Yet another creative way to see the world is through a fisheye lens. With its 180-degree ultra-wide view,it grants a whole new perspective.
American physicist/inventor Robert W. Wood coined the term, "fisheye," in 1906, according to Wikipedia. He imagined "how a fish would see an ultra-wide hemispherical view from beneath the water (a phenomenon known as Snell's window)."
What does the raised bed of Mexican sunflowers (Tithonia) in the Häagen-Honey Bee Haven at the University of California, Davis, look like with a fisheye lens?
Colorful, disorted, startling, intriguing.
Meanwhile, the volunteers who tend the pollinator garden every Friday morning are adding the finishing touches for the public open house, set Saturday afternoon, Sept. 15.
It's part of the Bohart Museum of Entomology's two concurrent open houses, themed "Flower Lovers: the Bees." Both will take place from 1 to 4 p.m. on Sept. 15. One is at the museum itself at 1124 Academic Surge on Crocker Lane, and the other, at the Häagen-Dazs Honey Bee Haven on Bee Biology Road, west of the central campus.
They are free and open to the public.
The museum will showcase bee specimens from around the world, and offer crafts activities. At the haven, plans call for a focus on honey bees, native bees, beekeeping, garden tours, and crafts activities. And a focus on the permanent art in the garden, the spectacular work of the UC Davis Art/Science Fusion Program.
Saturday's activities at the haven also will include a recognition ceremony at 1:30 p.m. for Derek Tully, 17, of Davis. He will be honored for his Eagle Scout project, building a fence around the half-acre garden. Lynn Kimsey, director of the Bohart Museum and professor of entomology at UC Davis, will preside.
It's a good day to bring a camera! But then, isn't every day a good day to bring a camera?
What do you know about bees, and what would you like to learn about them?
Visit the University of California, Davis campus on Saturday, Sept. 15, and you will see (1) bee specimens from all over the world and (2) bees and other pollinators in their natural habitat.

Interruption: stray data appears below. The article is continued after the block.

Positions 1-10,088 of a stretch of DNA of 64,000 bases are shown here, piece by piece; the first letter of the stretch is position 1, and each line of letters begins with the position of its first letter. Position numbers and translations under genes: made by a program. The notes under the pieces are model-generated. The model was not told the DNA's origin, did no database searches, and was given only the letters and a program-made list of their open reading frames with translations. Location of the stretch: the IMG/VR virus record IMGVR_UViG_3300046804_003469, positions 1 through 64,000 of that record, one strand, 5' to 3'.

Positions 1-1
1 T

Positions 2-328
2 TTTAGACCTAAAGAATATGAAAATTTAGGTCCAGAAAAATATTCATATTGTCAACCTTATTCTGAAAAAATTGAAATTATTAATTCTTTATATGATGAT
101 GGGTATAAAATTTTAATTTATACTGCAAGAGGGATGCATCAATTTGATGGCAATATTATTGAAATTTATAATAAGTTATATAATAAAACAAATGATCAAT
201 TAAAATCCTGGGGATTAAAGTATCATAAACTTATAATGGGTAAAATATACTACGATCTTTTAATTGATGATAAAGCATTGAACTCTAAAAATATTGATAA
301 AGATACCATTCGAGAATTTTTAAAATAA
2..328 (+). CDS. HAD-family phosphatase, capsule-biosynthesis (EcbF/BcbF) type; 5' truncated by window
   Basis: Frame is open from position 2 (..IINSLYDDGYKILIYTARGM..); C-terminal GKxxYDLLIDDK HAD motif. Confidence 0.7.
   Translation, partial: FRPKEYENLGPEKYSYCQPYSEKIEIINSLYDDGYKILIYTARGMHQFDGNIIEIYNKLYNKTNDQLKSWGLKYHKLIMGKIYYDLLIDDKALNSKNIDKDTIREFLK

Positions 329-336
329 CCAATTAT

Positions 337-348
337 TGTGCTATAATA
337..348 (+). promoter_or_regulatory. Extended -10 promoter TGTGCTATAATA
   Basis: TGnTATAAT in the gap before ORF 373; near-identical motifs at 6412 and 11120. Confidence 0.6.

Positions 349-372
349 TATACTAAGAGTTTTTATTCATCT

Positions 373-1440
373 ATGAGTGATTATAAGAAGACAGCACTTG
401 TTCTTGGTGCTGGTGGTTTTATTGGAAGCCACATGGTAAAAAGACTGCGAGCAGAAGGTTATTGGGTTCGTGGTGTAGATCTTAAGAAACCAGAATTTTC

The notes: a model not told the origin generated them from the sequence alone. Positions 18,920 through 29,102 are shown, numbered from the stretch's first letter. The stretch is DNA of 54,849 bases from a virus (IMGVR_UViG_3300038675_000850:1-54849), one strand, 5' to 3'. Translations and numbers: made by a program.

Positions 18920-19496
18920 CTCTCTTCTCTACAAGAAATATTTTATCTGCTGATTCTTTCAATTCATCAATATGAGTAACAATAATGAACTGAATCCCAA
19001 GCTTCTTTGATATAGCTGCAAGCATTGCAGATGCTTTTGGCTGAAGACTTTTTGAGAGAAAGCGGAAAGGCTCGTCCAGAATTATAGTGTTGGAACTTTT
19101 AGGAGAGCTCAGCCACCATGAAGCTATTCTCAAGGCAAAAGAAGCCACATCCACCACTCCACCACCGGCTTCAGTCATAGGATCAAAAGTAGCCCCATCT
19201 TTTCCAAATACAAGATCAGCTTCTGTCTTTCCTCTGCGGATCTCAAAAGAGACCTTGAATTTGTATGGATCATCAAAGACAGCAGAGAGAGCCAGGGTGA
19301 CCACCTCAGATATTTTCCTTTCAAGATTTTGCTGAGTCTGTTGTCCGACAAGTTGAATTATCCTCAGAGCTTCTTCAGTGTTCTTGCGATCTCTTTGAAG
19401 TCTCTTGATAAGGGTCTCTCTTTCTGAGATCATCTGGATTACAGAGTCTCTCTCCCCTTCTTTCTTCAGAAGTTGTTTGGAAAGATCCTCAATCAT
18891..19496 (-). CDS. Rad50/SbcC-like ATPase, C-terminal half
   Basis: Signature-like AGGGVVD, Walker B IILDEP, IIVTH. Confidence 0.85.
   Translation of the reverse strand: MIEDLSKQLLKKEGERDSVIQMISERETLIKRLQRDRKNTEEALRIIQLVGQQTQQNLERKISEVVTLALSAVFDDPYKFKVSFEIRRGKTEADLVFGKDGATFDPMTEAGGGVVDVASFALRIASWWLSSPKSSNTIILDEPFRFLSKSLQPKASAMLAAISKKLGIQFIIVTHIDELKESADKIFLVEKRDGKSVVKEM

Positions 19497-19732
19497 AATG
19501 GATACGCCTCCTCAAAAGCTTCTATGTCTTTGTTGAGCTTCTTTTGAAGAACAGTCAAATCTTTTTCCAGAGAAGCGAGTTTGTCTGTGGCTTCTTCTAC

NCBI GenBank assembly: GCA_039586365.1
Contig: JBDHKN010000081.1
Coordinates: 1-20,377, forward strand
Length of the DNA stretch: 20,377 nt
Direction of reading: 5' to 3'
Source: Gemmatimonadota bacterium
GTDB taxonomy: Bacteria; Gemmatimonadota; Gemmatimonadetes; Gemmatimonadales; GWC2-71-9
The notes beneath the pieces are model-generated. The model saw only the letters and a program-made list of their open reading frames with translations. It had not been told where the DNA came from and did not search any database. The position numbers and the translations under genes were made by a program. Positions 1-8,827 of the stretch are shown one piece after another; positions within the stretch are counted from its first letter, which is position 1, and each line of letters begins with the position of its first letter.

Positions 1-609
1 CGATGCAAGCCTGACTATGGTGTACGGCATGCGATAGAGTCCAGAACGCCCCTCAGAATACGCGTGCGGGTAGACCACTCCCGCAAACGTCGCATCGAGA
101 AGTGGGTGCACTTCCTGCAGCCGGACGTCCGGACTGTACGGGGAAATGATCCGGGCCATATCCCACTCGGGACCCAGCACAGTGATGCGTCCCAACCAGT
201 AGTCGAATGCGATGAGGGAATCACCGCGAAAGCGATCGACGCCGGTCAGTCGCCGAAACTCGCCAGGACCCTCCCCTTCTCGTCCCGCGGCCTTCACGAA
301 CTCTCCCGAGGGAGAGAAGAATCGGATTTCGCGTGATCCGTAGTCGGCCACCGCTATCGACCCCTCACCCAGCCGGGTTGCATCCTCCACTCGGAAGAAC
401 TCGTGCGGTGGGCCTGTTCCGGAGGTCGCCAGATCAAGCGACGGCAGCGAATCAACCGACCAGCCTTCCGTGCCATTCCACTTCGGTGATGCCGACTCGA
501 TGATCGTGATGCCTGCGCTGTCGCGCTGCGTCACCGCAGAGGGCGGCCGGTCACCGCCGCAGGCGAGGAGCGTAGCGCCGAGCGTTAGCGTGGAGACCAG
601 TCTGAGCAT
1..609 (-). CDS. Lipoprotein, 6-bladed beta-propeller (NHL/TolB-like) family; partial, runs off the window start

It's all happening at two concurrent open houses from 1 to 4 p.m. The theme: “Flower Lovers: The Bees.” The open houses, free and open to the public, are being arranged by the Bohart Museum of Entomology. The venues: the Bohart Museum in Room 1124 of Academic Surge on Crocker Lane, and the Haagen-Dazs Honey Bee Haven, a bee friendly garden on Bee Biology Road, located next to the Harry H. Laidlaw Jr. Honey Bee Research Facility.
The UC Davis officials are hoping you'll attend both, and especially the special recognition ceremony at 1:30 p.m. at the haven for 17-year-old Derek Tully, who, as his Eagle Scout project, planned, organized and built a state-of-the-art fence around the half-acre haven. Tully launched the project April 2. He and his crew of 33 volunteers finished the fence on Sept. 7. Their work is nothing short of spectacular.
Tully & crew saved the Department of Entomology some $24,000 to $30,000, according to entomologist Lynn Kimsey, faculty liaison to the haven. Kimsey, director of the Bohart Museum of Entomology (home of more than seven million specimens), describes the fence as "meticulous" and "beautiful."
That it is.
On Saturday, the Bohart Museum will not only feature a global display of bees, but visitors can create a variety of craft activities. Ready to greet you will be Tabatha Yang, education and outreach coordinator; senior museum scientist Steve Heydon; and graduate student Matan Shelomi. In addition to viewing the specimens, you can hold Madagascar hissing cockroaches, walking sticks and rose-haired tarantula, all members of the live “petting zoo.” They're perfect for photos, too!
At the Häagen-Dazs Honey Bee Haven, the agenda will include a recognition ceremony for Derek Tully, 17, of Davis at 1:30 p.m. Tables on native bees will be staffed by Neal Williams, assistant professor of entomology and graduate student Katharina Ullmann. Staff research associate Billy Synk will showcase bee tools, bee suits, bee boxes and other beekeeping necessities. The UC Davis Entomology Club will coordinate crafts activities.
Extension apiculturist Eric Mussen of the UC Davis Department of Entomology, a noted honey bee expert, will be at the haven to field questions about bees. Got a bee question? He'll answer it. Christine Casey of the UC Davis Department of Entomology will guide a tour of the haven from 2 to 2:30 p.m. There you'll likely see assorted bees, syrphid flies, butterflies, dragonflies, praying mantids, ladybugs, and spiders--and maybe even an assassin bug or two. The biggest bee is the six-foot long ceramic bee sculpture, the work of self-described "rock artist" Donna Billick of Davis. A native bee mural, painted bee boxes and native bee condos also grace the garden.
It promises to be a fun and educational afternoon--and a nice tribute to the work of Derek Tully.